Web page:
- Associated Press - Tuesday, September 13, 2011

COLUMBUS, OHIO (AP) - Just in time for its first road game of the season, No. 17 Ohio State got some good news for a change.

The NCAA reinstated three Buckeyes players on Tuesday who were suspended for taking envelopes with $200 cash from a university booster at a charity event earlier this year.

Tailback Jordan Hall and cornerback Travis Howard, tabbed as starters for the Buckeyes in the preseason, along with backup safety Corey “Pittsburgh” Brown, were suspended two games for violating NCAA rules by taking the improper benefits at an event in suburban Cleveland in February.

Ohio State (2-0) is girding up to play at Miami on Saturday.

“It’s always good, because these are all your brothers,” linebacker Etienne Sabino said soon after the news spread of the reinstatements. “These guys you go to camp with, we work out all year long, we hang out off the field. You’re happy for them and you’re happy they’re going to be out there with you. It’s exciting.”

The NCAA’s only additional stipulation was that the players pay $200 to another charity.

“The university appreciates the NCAA’s expeditious response in reinstating these three student-athletes,” Ohio State athletic director Gene Smith said in a statement.

The three were suspended just two days before the opener against Akron. Last week, interim coach Luke Fickell said they would be permitted to play in Ohio State’s second game against Toledo, but the NCAA on Friday afternoon said it still was looking into the case.

The NCAA confirmed on Monday that it sent questions to Ohio State concerning the three players.

Earlier on Tuesday, Fickell said his team was in limbo when it came to the status of the three players.

“Right now we’re just … waiting. We’re not going to make any jumps to conclusions,” Fickell said. “We’ll wait and see and hopefully we’ll hear something soon.”

The reinstatement of the three players adds much-needed depth to the Buckeyes.

Ohio State is already down three 2010 starters and a backup, all suspended for the first five games of the season for accepting cash and improper benefits from a local tattoo-parlor owner. That scandal led to Jim Tressel being forced out as head coach on May 30, and to three-year starting quarterback Terrelle Pryor giving up his senior season to jump to the NFL.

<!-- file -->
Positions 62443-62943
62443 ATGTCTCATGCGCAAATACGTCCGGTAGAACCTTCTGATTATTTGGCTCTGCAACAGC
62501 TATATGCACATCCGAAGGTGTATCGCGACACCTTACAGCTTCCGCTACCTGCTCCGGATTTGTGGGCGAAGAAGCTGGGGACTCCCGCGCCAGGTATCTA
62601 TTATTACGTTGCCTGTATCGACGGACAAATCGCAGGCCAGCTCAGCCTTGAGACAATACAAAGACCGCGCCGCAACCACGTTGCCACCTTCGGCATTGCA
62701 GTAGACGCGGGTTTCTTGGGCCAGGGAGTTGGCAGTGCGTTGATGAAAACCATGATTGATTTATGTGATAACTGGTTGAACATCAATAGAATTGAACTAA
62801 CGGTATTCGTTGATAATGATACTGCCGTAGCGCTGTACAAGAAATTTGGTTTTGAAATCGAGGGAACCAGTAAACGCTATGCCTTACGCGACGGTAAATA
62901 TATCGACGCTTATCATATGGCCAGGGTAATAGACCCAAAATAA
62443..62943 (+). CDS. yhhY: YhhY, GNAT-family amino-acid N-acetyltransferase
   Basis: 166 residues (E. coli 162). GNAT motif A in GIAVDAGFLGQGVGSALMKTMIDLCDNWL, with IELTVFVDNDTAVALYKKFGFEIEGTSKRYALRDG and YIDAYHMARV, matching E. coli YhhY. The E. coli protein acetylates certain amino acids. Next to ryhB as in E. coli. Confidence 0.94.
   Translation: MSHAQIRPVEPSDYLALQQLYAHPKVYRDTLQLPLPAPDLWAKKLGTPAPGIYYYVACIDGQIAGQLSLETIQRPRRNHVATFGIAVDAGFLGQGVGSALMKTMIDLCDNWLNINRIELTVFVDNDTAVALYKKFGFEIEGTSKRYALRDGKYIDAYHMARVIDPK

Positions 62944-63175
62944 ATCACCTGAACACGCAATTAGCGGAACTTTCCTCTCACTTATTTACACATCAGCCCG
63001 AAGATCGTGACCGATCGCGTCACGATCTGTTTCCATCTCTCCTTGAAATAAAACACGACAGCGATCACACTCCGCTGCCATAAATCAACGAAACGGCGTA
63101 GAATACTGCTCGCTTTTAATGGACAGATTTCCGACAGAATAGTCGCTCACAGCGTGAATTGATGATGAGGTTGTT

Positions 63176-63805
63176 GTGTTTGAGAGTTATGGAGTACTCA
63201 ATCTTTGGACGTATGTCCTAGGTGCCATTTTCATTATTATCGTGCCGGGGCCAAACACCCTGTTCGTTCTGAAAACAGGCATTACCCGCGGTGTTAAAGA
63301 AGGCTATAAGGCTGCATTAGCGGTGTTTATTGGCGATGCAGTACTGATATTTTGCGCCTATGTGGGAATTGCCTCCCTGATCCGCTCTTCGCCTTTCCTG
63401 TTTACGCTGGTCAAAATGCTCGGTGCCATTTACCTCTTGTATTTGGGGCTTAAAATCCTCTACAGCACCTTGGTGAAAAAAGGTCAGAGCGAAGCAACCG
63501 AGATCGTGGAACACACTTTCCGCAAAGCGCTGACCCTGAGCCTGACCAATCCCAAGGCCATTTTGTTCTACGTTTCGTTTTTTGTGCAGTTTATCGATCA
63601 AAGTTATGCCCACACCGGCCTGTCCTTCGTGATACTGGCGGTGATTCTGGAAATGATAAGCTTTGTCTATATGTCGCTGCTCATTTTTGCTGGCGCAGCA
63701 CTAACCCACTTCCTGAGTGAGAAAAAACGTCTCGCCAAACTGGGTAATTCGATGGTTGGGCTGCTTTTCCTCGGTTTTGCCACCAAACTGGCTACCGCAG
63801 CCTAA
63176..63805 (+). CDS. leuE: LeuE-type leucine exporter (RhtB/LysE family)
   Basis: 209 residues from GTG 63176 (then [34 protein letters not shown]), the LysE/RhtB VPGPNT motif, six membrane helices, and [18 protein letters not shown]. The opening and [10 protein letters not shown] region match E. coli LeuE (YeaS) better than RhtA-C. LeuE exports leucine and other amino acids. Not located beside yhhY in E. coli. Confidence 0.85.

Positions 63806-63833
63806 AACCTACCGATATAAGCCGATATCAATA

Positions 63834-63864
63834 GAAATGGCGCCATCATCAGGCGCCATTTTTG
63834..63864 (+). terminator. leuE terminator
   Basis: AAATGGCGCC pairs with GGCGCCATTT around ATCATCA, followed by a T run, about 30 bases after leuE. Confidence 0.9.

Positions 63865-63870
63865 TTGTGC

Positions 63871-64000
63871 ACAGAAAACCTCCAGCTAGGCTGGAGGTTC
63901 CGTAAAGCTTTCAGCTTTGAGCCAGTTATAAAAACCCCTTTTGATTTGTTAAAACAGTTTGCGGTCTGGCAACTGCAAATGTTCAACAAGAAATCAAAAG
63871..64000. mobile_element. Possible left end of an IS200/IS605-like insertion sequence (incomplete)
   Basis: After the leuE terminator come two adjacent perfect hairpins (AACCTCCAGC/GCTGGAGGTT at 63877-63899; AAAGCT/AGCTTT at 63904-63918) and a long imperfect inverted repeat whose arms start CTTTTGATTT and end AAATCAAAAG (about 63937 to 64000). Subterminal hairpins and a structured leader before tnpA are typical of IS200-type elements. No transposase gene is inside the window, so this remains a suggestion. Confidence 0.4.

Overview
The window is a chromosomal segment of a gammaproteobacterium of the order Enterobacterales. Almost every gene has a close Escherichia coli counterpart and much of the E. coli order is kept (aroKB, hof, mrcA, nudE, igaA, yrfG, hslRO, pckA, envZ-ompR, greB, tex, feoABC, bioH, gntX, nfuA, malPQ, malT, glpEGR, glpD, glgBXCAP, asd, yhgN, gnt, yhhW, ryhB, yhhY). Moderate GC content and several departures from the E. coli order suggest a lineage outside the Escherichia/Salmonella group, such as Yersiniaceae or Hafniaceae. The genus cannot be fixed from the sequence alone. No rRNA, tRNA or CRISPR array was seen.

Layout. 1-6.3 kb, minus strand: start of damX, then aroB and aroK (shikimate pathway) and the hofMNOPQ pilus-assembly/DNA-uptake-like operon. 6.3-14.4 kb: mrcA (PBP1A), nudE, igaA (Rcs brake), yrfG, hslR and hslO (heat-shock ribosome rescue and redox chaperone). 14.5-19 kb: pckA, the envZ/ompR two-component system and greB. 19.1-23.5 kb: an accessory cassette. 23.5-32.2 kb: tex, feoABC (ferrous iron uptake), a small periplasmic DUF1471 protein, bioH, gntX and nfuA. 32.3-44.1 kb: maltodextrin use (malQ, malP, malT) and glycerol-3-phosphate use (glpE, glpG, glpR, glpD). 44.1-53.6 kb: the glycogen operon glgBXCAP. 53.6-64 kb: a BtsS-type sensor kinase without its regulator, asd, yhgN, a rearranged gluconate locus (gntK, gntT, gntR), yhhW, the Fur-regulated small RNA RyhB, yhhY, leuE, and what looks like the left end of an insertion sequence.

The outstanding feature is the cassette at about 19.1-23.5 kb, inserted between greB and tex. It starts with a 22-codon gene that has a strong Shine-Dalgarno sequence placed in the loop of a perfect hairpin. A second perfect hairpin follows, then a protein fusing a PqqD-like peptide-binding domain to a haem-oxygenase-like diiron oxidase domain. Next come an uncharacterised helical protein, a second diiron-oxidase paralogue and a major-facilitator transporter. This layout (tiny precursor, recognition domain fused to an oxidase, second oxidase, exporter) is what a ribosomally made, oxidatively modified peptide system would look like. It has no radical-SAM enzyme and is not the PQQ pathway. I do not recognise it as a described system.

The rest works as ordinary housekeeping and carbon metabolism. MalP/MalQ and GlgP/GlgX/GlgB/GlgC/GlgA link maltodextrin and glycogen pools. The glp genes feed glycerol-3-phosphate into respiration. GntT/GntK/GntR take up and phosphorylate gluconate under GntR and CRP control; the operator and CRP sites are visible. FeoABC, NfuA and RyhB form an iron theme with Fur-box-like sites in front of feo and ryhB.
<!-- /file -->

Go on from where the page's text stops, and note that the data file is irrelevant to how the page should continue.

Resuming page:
In its statement, the NCAA said, “Reinstatement decisions are independent of the NCAA enforcement process and typically are made once the facts of the student-athlete’s involvement are determined. This is typically well in advance of infractions decisions. The enforcement investigation into the Ohio State University is ongoing.”

In other words, the suspension and reinstatement are considered independently of the other, more serious, Ohio State violations.

Ohio State went before the NCAA’s committee on infractions on Aug. 12 in that case.

On top of the suspensions,several other key Ohio State players are hurting. Wide receiver Corey “Philly” Brown hurt a leg and was on crutches in the second half of the Toledo game. Defensive end Nathan Williams missed the Toledo game due to knee pain but is expected to make the trip to Miami.

Fickell said the injuries, the suspensions and all the distractions all make it difficult to prepare for Miami (0-1).

“I guess it’s a part of the game,” Fickell said. “I can’t let that affect us, and we just have to continue to move on and deal with it however it comes. But hopefully we’ll hear something soon and just so that we can most importantly prepare ourselves mentally.”

Smith told The AP on Saturday that he didn’t think the suspension of the three players would have an affect on sanctions pending against Ohio State from the tattoo case.

“The (three) athletes shared that they were educated (by Ohio State’s NCAA compliance office) and that’s part of the rationale that the NCAA used to (levy) additional sanctions,” Smith said.

Smith said he does not believe Ohio State’s bigger case, involving the tattoo benefits, merits more severe sanctions than those which the university has already proposed. It has vacated its 12-1 season in 2010, will return bowl monies it received for that season and would go on two years of NCAA probation. It offered as mitigation that Tressel was forced out and that Pryor, the center of NCAA investigations of improper benefits and loaner cars, has left the program.

“I don’t think a postseason ban is warranted,” Smith said. “I’ve always said, that’s the one thing we would appeal. Anything else, we can accept. But I can’t speculate what (the NCAA is) going to do.”


Follow Rusty Miller on Twitter: https://www.twitter.com/rustymillerap.

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